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Volume 10, Number 2—February 2004
2004 SARS Edition
Preparedness and Response

SARS Preparedness Checklist for State and Local Health Officials

Richard S. Hopkins*Comments to Author , Lara Misegades†, James Ransom‡, Leigh Lipson‡, and Edward W. Brink*
Author affiliations: *Centers for Disease Control and Prevention, Atlanta, Georgia, USA; †Association of State and Territorial Health Officials, Washington, DC, USA; and; ‡National Association of County and City Health Officials, Washington, DC, USA

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A planning checklist for widespread severe acute respiratory syndrome, modeled on an Association of State and Territorial Health Officials (ASTHO) pandemic influenza planning checklist, was developed jointly by ASTHO, the National Association of County and City Health Officials, and the Centers for Disease Control and Prevention. This checklist, distributed May, 2003, has been widely used.

In March 2003, the number of cases of severe acute respiratory syndrome (SARS) was increasing daily worldwide, and several cities were having difficulty bringing its transmission under control (1). SARS appeared to have pandemic potential, as all persons worldwide were susceptible and the disease was, under certain conditions, readily spread from person to person. The Centers for Disease Control and Prevention (CDC) developed a multifaceted response to this worldwide and domestic threat, organized in a wide range of investigative and response teams. As part of this response, a team was created and tasked with identifying the types of public health response that would be needed in the United States at various stages if a SARS pandemic occurred, with widespread disease in the United States and with transmission in health care facilities and the community. The team included members with experience in planning for pandemic influenza and for smallpox control, should that disease reappear. Several influenza planning documents had been produced and provided support and encouragement provided to state and local health departments to develop their own influenza pandemic plans (2).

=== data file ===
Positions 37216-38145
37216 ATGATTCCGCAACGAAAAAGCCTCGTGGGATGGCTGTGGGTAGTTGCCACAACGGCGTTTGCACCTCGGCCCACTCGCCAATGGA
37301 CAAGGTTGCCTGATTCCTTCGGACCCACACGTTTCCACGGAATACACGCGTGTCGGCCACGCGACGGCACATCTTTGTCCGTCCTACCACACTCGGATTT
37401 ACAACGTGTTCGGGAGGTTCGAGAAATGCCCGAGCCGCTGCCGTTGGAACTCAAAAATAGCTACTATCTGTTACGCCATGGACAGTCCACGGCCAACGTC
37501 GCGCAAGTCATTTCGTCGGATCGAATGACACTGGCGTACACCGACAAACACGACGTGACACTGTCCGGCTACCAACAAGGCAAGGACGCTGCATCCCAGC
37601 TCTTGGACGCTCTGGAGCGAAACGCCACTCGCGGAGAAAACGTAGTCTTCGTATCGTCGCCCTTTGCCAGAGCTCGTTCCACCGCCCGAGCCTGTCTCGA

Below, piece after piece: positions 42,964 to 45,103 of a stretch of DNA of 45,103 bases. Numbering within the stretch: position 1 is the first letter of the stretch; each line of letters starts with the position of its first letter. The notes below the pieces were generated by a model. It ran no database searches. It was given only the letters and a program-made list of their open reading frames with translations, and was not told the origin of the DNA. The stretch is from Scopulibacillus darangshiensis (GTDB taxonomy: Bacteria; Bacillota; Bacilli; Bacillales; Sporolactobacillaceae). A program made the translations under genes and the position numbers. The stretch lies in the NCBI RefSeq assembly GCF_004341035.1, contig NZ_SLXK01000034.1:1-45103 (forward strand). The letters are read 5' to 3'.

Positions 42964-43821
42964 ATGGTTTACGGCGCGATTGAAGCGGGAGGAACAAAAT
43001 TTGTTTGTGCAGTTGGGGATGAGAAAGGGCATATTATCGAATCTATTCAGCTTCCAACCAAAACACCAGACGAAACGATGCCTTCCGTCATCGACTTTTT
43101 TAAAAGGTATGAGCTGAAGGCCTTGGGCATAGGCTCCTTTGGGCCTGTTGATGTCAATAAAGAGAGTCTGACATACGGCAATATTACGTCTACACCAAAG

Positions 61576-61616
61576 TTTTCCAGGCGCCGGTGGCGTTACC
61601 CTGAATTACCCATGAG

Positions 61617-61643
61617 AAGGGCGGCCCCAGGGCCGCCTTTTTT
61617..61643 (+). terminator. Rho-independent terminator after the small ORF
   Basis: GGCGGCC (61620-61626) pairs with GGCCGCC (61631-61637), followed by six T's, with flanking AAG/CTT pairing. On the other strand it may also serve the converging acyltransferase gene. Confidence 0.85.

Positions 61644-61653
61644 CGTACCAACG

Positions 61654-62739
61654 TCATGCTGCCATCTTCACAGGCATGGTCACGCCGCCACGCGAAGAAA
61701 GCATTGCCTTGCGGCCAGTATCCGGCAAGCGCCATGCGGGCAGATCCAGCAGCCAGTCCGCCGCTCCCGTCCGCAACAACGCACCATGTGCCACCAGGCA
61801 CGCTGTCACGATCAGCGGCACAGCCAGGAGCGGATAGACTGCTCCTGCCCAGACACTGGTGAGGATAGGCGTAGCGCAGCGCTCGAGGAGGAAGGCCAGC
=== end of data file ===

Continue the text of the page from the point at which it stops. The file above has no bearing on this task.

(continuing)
In examining existing influenza planning documents, the team became aware of a pandemic influenza planning checklist designed for state health officials, which had been produced and disseminated as part of a larger influenza planning guidance document by the Association of State and Territorial Health Officials (ASTHO) (3). This document identified a wide range of topics and issues that would need to be considered at the state level in planning for pandemic influenza, ranging from ensuring adequate legal authority and issuing of emergency declarations to organizing volunteer medical assistance, coordinating healthcare services and emergency provision of vaccine and antiviral medications, communicating with healthcare providers and the public, and providing laboratory and epidemiology services. The team believed that this well-received checklist could, with relatively minor modifications, be adapted for SARS planning, at both the state and local levels, to ensure that important preparedness issues were recognized and addressed by SARS planning teams. The checklist might serve as the outline for a SARS plan or be used in review of an existing or developing plan to ensure that key issues were addressed.